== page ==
Pet Calendar: July 4th Pet Safety Tips

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Pet Calendar: July 4th Pet Safety Tips

There are many pets who are frightened beyond measure when it comes to fireworks that light up the sky in many areas of the country on July 4. Some pet parents even speak of how neighbors continually set off fireworks and firecrackers and how disturbed and terrified their normally calm pets become.

We, humans, may adore fireworks — who doesn’t like literal fire in the sky? — but for our beloved pets the sights, sounds and even the smells of fireworks are terrifying. They are out of the ordinary and are so infrequent that our pets don’t have an opportunity to become accustomed to them and therefore relieve their fear.

Enjoy our video and read the safety tips below.

For some pets, staying home in a darkened room with the comforting sounds of the television or a radio as background noise may be enough. For other pets, they may enjoy being with their pet parents in the midst of all of the excitement, and if that’s the case, make certain your pet is leashed, has tags on his collar with your contact information and is truly enjoying him- or herself. Don’t subject your pet to the crowds and sounds if you’re not sure they will be unmoved by them. For safety sake, though, we urge pet parents to keep their pets safely protected at home.

Pet Calendar: July 4th Pet Safety Tips

Here are some tips to keep your pets safe on July 4 and other times of the year when your community, or your neighbors, decide to set off fireworks:

  1. Keep your dogs indoors during the fireworks. Even a calm dog could become frightened and bolt off into the darkness. The ASPCA notes that July 4 is one of the busiest times for found dogs being brought to the shelter.
  2. Make certain your dogs and cats are wearing collars with your contact information on them or make sure they are microchipped.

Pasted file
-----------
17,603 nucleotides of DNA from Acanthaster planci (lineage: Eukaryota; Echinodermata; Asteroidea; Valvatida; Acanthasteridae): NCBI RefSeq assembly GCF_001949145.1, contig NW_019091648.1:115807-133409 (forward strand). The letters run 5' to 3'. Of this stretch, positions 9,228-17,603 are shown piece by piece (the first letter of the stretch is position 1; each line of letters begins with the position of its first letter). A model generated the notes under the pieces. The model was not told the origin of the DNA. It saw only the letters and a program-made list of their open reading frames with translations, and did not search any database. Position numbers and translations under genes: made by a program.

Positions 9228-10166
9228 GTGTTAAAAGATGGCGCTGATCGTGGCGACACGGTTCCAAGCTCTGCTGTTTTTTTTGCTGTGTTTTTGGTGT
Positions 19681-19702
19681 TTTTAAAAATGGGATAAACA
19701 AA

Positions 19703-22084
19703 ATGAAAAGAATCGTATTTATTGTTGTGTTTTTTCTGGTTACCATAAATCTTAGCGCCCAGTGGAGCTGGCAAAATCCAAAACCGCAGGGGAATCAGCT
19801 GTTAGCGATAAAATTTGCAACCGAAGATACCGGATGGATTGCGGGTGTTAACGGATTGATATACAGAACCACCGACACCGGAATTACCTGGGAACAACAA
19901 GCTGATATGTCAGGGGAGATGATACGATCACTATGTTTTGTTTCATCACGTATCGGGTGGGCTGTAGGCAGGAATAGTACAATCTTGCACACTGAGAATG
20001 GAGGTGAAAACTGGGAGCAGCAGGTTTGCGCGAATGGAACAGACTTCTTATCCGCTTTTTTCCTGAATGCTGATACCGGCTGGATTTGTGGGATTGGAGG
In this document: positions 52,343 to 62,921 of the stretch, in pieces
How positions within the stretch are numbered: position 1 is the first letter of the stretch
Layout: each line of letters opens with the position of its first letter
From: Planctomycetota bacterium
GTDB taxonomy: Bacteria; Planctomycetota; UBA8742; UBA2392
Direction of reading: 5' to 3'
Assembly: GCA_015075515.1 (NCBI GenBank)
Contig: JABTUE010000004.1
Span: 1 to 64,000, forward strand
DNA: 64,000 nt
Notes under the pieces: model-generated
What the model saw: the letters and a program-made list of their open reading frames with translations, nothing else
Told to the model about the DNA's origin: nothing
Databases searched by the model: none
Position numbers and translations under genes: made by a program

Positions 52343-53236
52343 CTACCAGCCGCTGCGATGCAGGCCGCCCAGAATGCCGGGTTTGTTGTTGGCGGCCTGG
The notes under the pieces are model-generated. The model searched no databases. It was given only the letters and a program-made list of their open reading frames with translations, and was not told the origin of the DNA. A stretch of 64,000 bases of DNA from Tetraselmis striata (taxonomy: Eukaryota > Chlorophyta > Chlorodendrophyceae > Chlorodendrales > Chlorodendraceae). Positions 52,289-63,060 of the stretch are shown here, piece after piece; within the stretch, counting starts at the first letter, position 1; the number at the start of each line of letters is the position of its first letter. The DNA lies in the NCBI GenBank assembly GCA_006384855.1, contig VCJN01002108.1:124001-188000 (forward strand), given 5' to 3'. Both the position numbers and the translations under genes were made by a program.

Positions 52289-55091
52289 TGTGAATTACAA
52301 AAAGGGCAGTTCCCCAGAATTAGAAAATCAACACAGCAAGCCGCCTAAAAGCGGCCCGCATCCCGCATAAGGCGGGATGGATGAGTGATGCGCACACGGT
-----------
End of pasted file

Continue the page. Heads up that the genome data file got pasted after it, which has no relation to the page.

3. Make a “safe space” in your home for your pets. If they are accustomed to being in a crate, put them in there. If your pet has a favorite room that is “escape proof” corral them there. Offer them a special treat or their favorite toy, dim the lights and turn on a television or radio to drown out the outside noises.
  4. If you’re having a party at your home to watch the fireworks, make sure your pets are in a room in which they cannot make a break for a door and run off into the night. They should not greet guests at the door nor should they be wandering the house unfettered as they could become frightened and run out before you can grab them.
  5. Keep your pets on their usual diet and eating at their usual mealtimes. It is tempting to give your dog or cat a treat from the table when you’re having picnic foods or when guests are asking, “Can Fido have a piece of hot dog?” Gently, but firmly tell your guests that it’s best for Fido and Fluffy to stick to their own food, not human food. If they insist, let them feed your pet one of his or her usual treats or a piece of a veggie like a carrot or cucumber.
  6. Even after the fireworks displays have ended, your pet may still be stressed and anxious. Keep a careful eye on him or her and don’t let them out without a leash and without their collar and tags with your contact information. Their high anxiety level may have them acting differently than you’d imagined they would and you don’t want your beloved pet to run off into the dark of the night.

Be safe and have a happy and healthy Fourth of July celebration.

What do you do to keep your pets happy and safe during summer events and fireworks?

>Don’t forget to read the rest of our July Pet Calendar events.

> Check out our full annual Pet Calendar At-A-Glance.

 

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Larry Kay is the award-winning coauthor of Training the Best Dog Ever, which became a #1 best seller in dog training on Amazon Kindle. He is Leader of the Pack at Positively Woof, which helps shelter dogs get adopted by making videos and raises awareness and funds. Larry is an award-winning dog filmmaker and has been a frequent contributor to the American Animal Hospital Association and Dog Fancy magazine.